The government has released a summary of the Autumn Statement with 20 Key Announcements, the last of which will be of great interest to personal injury lawyers. It reads as follows:

“20. People will no longer be able to get cash compensation for minor whiplash claims

To make it harder for people to claim compensation for exaggerated or fraudulent whiplash claims, the government is ending the right to cash compensation.

More injuries will also be able to go to the small claims court as the upper limit for these claims will be increased from £1,000 to £5,000.

This means that annual insurance costs for drivers could fall by between £40 to £50 a year.”

George Osbourne anticipates these changes “will remove over £1bn from the cost of providing motor insurance” and expects insurers to pass on that saving to consumers.

There had already been speculation over the last week that the government was going to introduce its previously shelved plan to increase the small claims limit for personal injury claims when the insurance fraud taskforce reported next month.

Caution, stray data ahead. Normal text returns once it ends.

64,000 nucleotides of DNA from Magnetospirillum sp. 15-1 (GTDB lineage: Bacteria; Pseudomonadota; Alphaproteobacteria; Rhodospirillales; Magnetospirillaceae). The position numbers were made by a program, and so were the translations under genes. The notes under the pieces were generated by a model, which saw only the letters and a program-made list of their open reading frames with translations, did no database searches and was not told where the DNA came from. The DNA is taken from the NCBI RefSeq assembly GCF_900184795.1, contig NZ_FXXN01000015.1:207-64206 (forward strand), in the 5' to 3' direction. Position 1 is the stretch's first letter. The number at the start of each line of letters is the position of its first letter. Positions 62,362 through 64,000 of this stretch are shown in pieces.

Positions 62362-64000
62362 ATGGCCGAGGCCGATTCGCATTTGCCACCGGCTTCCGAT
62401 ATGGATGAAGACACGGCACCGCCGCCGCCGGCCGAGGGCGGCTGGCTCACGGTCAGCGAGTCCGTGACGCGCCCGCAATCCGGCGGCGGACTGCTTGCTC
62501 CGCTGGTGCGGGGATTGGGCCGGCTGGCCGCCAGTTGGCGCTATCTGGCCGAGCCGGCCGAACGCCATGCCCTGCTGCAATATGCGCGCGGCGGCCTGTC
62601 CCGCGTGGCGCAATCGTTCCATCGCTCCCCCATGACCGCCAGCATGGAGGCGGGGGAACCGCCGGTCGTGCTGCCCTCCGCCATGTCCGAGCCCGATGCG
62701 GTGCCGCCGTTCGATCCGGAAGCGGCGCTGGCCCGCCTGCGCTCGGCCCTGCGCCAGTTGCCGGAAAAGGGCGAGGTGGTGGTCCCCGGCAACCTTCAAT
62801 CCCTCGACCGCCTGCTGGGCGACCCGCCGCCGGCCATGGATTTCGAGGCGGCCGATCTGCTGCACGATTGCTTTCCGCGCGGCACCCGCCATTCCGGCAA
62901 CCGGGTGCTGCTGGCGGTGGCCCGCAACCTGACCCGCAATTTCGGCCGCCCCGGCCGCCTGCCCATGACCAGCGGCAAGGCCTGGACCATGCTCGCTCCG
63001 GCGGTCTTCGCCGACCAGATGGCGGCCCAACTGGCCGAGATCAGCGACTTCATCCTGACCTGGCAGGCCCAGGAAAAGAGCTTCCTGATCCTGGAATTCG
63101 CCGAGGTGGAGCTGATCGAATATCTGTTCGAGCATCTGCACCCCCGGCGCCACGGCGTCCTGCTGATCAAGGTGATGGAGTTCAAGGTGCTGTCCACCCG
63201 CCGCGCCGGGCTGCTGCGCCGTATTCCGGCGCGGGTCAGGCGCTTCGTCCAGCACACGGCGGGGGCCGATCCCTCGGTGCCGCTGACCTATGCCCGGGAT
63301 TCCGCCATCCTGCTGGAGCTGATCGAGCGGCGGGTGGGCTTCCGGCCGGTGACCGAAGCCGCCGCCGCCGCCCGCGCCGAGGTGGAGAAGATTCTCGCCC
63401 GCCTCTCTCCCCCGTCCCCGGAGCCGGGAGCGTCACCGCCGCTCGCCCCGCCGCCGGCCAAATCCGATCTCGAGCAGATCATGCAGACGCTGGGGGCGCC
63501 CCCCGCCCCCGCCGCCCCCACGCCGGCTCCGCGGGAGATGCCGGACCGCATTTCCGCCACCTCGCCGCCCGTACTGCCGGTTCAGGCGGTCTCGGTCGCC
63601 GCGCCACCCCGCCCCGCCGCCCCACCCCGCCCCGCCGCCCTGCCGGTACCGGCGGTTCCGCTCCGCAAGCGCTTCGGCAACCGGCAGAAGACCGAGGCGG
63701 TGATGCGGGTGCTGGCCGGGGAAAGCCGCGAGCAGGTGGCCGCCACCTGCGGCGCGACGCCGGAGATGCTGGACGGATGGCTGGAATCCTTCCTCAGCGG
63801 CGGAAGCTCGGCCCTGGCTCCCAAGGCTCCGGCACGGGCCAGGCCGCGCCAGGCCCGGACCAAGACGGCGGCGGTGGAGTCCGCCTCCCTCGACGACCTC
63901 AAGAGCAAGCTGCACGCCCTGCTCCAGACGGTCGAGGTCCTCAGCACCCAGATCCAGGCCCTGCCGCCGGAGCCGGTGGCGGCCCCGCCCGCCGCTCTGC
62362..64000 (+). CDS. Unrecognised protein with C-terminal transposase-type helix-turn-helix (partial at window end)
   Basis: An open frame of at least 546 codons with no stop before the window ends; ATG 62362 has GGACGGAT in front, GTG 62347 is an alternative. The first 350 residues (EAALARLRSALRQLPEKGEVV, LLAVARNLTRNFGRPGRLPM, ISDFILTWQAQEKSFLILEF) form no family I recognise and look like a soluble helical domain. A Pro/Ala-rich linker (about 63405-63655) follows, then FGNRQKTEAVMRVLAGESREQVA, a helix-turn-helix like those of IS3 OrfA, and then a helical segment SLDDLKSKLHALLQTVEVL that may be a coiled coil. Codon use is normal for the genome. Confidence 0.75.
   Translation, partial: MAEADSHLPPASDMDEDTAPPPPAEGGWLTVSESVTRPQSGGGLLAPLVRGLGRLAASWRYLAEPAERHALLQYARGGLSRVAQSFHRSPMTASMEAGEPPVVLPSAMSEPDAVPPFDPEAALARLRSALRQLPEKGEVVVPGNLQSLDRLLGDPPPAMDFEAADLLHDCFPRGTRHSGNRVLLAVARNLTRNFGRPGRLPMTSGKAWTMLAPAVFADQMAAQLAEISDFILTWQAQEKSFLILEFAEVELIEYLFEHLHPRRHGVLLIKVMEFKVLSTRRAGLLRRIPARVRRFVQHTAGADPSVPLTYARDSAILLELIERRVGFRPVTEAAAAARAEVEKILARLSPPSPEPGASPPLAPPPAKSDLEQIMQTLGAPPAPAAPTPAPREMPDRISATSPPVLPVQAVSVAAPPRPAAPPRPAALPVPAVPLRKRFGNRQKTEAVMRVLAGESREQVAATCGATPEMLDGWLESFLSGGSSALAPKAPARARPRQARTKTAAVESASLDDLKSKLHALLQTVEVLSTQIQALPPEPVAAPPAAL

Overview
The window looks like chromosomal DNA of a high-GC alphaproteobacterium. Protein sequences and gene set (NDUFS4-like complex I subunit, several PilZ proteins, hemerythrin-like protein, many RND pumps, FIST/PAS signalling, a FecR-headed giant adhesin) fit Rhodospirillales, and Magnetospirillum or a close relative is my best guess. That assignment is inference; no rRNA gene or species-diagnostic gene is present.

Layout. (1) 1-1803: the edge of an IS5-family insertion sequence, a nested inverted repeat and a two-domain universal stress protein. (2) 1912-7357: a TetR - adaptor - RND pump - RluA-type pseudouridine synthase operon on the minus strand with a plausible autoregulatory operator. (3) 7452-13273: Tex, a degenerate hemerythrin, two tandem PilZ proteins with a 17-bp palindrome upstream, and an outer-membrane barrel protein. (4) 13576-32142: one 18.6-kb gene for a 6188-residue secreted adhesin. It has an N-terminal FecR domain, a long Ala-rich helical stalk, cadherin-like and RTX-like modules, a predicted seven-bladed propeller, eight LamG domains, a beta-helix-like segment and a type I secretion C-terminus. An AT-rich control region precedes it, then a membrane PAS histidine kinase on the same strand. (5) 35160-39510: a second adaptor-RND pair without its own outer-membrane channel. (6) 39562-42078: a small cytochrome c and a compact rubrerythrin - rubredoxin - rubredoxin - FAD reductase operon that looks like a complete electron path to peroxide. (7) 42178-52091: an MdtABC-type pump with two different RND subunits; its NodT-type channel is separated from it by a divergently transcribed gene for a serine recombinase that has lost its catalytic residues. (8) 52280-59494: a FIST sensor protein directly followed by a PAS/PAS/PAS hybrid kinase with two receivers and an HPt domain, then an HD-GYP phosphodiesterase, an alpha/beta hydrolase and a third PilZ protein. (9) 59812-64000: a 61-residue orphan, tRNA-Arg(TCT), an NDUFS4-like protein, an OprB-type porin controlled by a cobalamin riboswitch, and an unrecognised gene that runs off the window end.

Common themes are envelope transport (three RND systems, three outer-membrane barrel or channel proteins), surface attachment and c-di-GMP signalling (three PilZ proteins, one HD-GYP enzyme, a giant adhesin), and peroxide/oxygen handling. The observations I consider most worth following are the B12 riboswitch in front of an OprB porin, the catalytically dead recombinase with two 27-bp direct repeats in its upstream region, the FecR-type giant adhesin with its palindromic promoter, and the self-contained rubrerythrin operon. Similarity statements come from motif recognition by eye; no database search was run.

What is surprising though is the reference to “ending the right to cash compensation”. It is as yet unclear what it meant by this. Footnote 55 to the Autumn Statement gives some clarification by explaining that “Claimants will still be entitled to claim for ‘special damages’ (including treatment for any injury if required and any loss of earnings) but entitlements for general damages will be removed.”

It will be interesting to see though how it will be decided that a case falls into the category in which there is no entitlement to general damages. Elsewhere in the Autumn Statement is a statement that the government will reduce the excessive costs to insurers of whiplash claims by “removing the right to general damages for minor soft tissue injuries”. This would seem to cover more than just whiplash injuries. There may also be interesting arguments where multiple injuries are involved. These problems are unlikely to be straightforward and may result in substantial argument, inevitably using court time.

It seems likely we will have to wait for the report of the insurance fraud taskforce, due before the end of the year, for further details.  Keen readers who can’t wait until then might be interested in the research briefing published in advance of last Wednesday’s debate in Parliament. Otherwise, watch this space!